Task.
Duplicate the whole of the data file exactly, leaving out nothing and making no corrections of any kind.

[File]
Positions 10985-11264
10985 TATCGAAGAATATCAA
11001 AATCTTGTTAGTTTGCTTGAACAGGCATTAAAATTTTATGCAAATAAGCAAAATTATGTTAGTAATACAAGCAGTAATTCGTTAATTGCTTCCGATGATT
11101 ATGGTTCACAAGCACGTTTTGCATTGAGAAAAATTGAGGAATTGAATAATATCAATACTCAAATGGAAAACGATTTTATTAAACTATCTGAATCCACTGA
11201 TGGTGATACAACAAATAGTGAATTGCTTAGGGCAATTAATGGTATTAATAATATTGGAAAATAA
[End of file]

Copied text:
Positions 10985-11264
10985 TATCGAAGAATATCAA
11001 AATCTTGTTAGTTTGCTTGAACAGGCATTAAAATTTTATGCAAATAAGCAAAATTATGTTAGTAATACAAGCAGTAATTCGTTAATTGCTTCCGATGATT
11101 ATGGTTCACAAGCACGTTTTGCATTGAGAAAAATTGAGGAATTGAATAATATCAATACTCAAATGGAAAACGATTTTATTAAACTATCTGAATCCACTGA
11201 TGGTGATACAACAAATAGTGAATTGCTTAGGGCAATTAATGGTATTAATAATATTGGAAAATAA